The letter to the church at Smyrna (The Letters to the Seven Churches, pg. 12).
“The church of Smyrna (a very ancient, still flourishing commercial city in Ionia, beautifully located on the bay of Smyrna) was externally poor and persecuted, and had still greater tribulation in view, but is cheered with the prospect of the crown of life. It was the second century ruled by Polycarp, a pupil of John, and a faithful martyr.”
Philip Schaff, History of the Christian Church, Vol. 1, p. 380.
“Smyrna : In ancient times one of the most important and now by far the greatest of the cities of Asia Minor, has preserved an unbroken continuity of record and identity of name from the first dawn of history to the present time. … The situation of Smyrna on the path of commerce between Lydia and the west raised it during the 7th century [BC] to the height of power and splendour. It lay at the head of an arm of the sea, which reached far inland and admitted the Greek trading ships into the heart of Lydia. One of the great trade routes which cross Anatolia descends the Hermus valley past Sardis, and then diverging from the valley passes south of Mt. Sipylus and crosses a low pass into the little valley, about 7 miles long and 2 broad, where Smyrna lies between the mountains and the sea. Miletus, and later Ephesus, situated at the sea end of the other great trade route across Anatolia, competed for a time successfully with Smyrna, but both cities long ago lost their harbours, and Smyrna remains without a rival. … The beauty of the [ancient] city, clustering on the low ground, and rising tier over tier on the hillside, is frequently praised by the ancients and is celebrated on its coins.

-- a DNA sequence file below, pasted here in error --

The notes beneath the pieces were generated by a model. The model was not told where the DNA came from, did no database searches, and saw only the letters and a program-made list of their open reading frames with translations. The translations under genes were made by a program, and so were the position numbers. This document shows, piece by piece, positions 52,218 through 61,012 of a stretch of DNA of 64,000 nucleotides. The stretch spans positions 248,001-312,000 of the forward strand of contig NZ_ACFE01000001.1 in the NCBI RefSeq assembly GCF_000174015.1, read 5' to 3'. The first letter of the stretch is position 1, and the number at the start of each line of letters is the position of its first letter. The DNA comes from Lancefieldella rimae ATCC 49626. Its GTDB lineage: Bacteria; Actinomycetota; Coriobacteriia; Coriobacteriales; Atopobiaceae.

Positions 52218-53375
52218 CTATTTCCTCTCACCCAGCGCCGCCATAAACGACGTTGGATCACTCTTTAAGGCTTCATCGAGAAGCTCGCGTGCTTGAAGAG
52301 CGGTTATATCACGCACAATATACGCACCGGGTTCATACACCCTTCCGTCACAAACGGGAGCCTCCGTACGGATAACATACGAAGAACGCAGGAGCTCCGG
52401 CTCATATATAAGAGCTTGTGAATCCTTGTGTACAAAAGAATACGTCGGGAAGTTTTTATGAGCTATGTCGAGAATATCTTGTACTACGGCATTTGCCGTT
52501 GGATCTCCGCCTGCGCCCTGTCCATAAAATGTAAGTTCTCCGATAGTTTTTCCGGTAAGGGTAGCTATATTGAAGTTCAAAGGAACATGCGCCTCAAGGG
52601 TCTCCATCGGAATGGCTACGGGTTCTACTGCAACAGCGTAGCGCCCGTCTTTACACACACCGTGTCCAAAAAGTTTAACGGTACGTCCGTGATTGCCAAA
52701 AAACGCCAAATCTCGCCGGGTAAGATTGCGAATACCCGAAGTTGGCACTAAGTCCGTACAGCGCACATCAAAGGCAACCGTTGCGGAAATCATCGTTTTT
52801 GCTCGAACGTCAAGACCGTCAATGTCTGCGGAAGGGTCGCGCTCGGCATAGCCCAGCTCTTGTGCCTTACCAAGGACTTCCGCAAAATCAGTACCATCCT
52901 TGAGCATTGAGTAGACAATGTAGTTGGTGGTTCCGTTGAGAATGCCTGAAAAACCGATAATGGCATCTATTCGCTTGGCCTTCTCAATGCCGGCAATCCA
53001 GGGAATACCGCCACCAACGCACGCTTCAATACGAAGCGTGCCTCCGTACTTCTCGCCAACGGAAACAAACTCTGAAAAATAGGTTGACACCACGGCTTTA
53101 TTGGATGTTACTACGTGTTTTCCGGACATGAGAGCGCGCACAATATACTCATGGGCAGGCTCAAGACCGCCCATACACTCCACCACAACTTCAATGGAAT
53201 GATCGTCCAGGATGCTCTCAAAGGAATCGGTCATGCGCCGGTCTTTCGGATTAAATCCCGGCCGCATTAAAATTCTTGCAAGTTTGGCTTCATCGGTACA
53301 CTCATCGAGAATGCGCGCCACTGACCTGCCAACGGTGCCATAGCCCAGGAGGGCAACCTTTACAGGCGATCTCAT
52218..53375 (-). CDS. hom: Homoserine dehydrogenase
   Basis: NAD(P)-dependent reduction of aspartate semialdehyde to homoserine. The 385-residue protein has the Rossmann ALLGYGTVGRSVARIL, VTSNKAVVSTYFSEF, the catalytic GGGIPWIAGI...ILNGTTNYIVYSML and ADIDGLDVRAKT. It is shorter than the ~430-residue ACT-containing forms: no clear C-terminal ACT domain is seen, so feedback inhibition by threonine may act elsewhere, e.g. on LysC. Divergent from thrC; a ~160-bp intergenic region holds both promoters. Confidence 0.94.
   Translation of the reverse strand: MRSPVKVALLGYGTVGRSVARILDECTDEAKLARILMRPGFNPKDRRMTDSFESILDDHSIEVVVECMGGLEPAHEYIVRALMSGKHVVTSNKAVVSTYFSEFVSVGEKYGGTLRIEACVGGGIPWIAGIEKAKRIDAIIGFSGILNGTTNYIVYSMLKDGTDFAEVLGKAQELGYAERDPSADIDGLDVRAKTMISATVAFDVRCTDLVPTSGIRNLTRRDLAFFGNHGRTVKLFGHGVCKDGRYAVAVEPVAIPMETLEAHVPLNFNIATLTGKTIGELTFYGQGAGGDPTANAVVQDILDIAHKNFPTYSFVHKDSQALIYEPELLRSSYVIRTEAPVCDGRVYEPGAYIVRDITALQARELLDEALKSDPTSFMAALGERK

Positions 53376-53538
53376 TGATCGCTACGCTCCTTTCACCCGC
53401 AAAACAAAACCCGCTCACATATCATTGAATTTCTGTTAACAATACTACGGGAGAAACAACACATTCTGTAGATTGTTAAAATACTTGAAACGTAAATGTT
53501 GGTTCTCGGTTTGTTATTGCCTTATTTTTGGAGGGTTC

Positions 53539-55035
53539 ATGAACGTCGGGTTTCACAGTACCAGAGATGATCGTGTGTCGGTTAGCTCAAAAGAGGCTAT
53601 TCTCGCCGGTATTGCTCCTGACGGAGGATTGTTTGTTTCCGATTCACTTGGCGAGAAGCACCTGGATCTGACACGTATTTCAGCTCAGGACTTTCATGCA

“In the Roman period … Smyrna vied with Ephesus and Pergamum for the title ‘First (city) of Asia.’ A Christian church existed here from a very early time, having its origin in the considerable Jewish colony. Polycarp was bishop of Smyrna and was martyred there AD 155.”
“Smyrna,” The Encyclopaedia Britannica, Vol. 25, pgs. 281-282.